The Aleppo pine (Pinus Halepensis) used to produce retsina is endemic to the Mediterranean region (Morocco, Libya, Spain, France, Italy, Croatia, Greece, Syria, Jordan, Lebanon, and Israel). It is a tree resistant to drought and is usually found in warm and calcareous soils and low altitudes, without this excluding the possibility of growth up to 1,700 meters. In Greece, it is found in the Peloponnese, the Ionian Islands, Central Greece, Evia, the Sporades and Halkidiki.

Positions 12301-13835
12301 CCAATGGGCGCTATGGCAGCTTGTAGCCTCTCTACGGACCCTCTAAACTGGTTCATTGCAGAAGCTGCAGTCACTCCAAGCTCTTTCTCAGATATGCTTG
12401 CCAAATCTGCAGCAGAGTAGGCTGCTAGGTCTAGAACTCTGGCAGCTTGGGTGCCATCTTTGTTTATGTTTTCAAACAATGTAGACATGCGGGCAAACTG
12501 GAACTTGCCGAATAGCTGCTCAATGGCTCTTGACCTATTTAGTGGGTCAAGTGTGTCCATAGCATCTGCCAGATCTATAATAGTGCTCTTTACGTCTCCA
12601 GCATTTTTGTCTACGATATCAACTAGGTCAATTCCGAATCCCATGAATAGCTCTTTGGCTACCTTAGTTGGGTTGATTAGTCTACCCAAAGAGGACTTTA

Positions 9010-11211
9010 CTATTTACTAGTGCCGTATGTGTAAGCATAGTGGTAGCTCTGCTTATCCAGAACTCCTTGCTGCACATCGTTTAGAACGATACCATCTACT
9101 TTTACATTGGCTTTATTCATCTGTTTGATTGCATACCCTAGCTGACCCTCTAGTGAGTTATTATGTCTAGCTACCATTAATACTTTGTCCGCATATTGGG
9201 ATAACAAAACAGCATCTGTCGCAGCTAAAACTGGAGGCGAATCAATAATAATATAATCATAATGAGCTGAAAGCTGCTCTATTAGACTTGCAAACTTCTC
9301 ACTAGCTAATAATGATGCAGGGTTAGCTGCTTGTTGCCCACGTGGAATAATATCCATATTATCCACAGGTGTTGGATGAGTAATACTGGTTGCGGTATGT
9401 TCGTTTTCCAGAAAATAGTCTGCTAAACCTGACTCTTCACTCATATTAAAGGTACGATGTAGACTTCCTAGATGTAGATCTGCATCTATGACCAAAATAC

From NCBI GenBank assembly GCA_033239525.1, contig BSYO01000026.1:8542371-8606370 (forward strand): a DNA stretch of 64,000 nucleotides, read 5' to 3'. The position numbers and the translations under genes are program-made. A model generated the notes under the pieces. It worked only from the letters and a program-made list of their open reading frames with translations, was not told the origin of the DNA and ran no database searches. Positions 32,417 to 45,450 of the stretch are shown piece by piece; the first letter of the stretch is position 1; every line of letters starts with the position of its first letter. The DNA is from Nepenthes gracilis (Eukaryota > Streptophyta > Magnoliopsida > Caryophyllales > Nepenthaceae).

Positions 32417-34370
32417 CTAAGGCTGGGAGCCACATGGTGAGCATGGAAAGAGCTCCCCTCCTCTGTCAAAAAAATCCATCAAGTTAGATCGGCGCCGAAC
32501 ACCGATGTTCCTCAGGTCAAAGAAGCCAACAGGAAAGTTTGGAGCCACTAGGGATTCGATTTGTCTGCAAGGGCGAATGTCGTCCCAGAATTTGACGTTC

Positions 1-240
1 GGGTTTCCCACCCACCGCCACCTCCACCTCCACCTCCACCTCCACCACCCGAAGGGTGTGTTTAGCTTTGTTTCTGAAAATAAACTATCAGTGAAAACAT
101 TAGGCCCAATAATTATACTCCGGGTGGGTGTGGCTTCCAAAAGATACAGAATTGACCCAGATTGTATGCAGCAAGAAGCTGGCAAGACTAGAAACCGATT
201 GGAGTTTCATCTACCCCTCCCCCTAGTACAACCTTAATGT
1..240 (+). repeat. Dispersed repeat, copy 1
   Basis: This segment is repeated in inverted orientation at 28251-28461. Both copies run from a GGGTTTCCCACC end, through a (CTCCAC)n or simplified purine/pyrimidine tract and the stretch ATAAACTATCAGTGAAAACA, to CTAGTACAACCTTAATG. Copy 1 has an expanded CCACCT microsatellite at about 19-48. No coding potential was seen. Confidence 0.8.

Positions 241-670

Resin is a hydrocarbon secretion of coniferous trees. The most important products of pine resin are turpentine oil and rosin, which are used for various purposes in industry.
The extraction of the resin (resin tapping) is done from productive trees by cutting and debarking with an ax the trunk of a mature pine tree. Chipping or debarking (in which a tree’s bark is removed without injuring the entire tree) usually begins at the base of the tree and proceeds to the highest possible height that the resin worker can reach.
Resin tapping is usually done every ten to 15 days between April and October. Resin collectors usually open wounds 11-12 cm wide. The resin is collected in containers fixed to the trunk of the tree.